Many countries beyond the United States
can benet from the construction and use of
EcoShells.Monolithic created this step-by-step manu-al and illustrated it with cartoon-like drawingsso that all workers -- regardless of what theirnative language may be -- can learn and usethese instructions to complete an EcoShell I.An EcoShell’s construction process is amodern adaptation of the building of the Pan-theon and thousands of other domes, erectedover the centuries. The ancients built them bypiling mounds of earth or by creating large,false works of timber in the shape of a dome.They then covered these forms with brick,stone or a monolithic layer of concrete. Oncethe covering settled or set, they removed theforms.
Monolithic has substituted an inatable
Airform for the earth work or false work. Toconstruct an EcoShell, concrete and rebar areplaced on the outside of the Airform. (Thisdiffers from the construction of a MonolithicDome; it calls for rebar and concrete on theinside of the Airform.)EcoShells built for habitation in develop-ing areas with desert-like or tropical climatesare not insulated; nor do they usually need tobe. But they may need roof coatings. Never-theless, EcoShells make super-strong dwell-
ings, impervious to re, tornadoes, hurricanes,
earthquakes, and termites. They can be builtby native labor for a fraction of the cost of any comparable structure.We estimated that a single Airform can beused to build more than a hundred buildings,thus making the cost of forming negligible.Because the EcoShell is a thin shell, its actualvolume of concrete is very small -- far lessthan that used in conventional buildings (seetable).The EcoShell is perfect for any type of building that doesn’t require insulation. (Note:In climates requiring insulation, the uninsu-lated EcoShell should not be substituted foran insulated Monolithic Dome.)So, in economically developed nations,particularly those with temperate or coldclimates, it’s ideal for garages, small ware-houses, sheds, storage, grain storage, etc. --but not housing.However, in developing countries withequatorial climates, EcoShells can providesuitable, practical and affordable housing.The EcoShell’s construction method hasalso been used to build bridges over smallrivers and streams. We here at Monolithicthink that its applications are virtuallyunlimited and that, in the future, more ideasfor this construction procedure will be gen-erated and implemented.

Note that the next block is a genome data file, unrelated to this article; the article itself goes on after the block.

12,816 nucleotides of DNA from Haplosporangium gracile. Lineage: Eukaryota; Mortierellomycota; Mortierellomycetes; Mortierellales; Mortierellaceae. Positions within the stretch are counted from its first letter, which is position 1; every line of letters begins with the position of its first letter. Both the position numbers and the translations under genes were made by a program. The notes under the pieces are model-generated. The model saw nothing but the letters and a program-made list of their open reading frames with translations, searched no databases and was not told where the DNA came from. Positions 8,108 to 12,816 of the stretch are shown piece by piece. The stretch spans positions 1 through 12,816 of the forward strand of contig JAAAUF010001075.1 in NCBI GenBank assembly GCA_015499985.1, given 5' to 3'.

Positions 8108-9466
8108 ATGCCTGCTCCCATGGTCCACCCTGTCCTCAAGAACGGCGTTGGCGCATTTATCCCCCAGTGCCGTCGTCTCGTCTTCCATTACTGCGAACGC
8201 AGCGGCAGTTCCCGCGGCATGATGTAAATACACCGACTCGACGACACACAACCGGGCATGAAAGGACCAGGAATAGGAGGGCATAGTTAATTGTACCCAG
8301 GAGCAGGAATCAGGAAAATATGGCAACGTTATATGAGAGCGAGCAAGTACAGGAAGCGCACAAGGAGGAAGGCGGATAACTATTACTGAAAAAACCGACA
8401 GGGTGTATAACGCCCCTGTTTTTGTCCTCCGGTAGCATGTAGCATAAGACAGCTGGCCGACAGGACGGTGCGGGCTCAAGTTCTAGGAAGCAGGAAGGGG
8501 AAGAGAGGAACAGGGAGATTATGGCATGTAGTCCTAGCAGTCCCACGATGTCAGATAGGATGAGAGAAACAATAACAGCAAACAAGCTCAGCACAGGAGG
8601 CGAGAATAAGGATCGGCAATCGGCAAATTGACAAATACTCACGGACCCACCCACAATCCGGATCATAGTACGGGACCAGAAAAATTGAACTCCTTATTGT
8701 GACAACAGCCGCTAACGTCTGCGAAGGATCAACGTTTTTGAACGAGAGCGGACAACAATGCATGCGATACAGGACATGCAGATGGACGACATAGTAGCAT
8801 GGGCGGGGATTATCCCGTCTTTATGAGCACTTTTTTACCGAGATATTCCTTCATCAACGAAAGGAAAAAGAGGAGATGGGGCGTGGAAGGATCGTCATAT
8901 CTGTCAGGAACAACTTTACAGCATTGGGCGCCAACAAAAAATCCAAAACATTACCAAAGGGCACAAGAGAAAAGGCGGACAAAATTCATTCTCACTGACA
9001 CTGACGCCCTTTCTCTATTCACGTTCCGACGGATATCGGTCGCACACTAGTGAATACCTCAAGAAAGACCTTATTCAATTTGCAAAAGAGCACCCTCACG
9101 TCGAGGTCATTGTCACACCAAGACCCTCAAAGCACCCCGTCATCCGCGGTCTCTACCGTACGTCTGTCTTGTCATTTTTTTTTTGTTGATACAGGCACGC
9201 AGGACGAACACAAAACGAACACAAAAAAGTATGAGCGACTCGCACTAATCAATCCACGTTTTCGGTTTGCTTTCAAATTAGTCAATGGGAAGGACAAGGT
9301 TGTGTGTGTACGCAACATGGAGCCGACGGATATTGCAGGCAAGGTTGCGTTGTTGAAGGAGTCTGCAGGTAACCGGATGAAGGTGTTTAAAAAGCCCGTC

Monolithic EcoShells Solve World Hous-ing Problems
The United Nations has determined thatan average family habitation in developingareas needs to be about 28 square meters or302 square feet.
One EcoShell design, the UniShell, ts
that bill perfectly. The UniShell has a diam-
eter of 20 feet and a living area of approxi
-mately 314 square feet.
Its construction, including the oor and
dome shell, requires less than eight yards of reinforced concrete -- or 64 sacks of cementfor a cost of about $320. The price of theaggregate will vary from place to place,but assuming that it’s about $10 per yard,that adds another $80. The 1,250 pounds of rebar will cost about $375. So the total costof the materials for a UniShell home, thatwill last for generations, is about $800.(Cost does not include labor, windows, doors,
exterior coating, interior nishing.)
In countries such as the Union of South
Africa, India, Pakistan, Korea, Mexico, Ghana,
Philippines, Honduras and others, the need forlow-cost housing is staggering. Housing short-ages range from 500,00 to 1,000,000 in each.So the need for structures is obvious, andthe solution is the UniShell. Unfortunately,there is a missing part to that equation: money.For that reason, in 2006 we established
Domes For The World (DFTW), a nonprot
organization determined to promote practi-cal, affordable and safe housing in developingnations. To that end, DFTW actively seeksgrants, contributions and funding.
We want to support you in your construc-tion goals. Our website www.monolithic.comis a carefully maintained source of informa-tion, that can answer many questions about thenature and construction of Monolithic Domes,Monolithic Crenospheres and MonolithicEcoShells.But you are also welcome to contact us withyour questions and concerns.The Monolithic Dome InstitutePhone: (972) 483-7423
Fax: (972) 483-6662
Conventional buildings require 200% to 300% more concrete, 300% to 400% more rein-forcing bar and double the labor of comparably sized EcoShells. Ironically, EcoShells arefar stronger and better able to withstand natural disasters.
David B South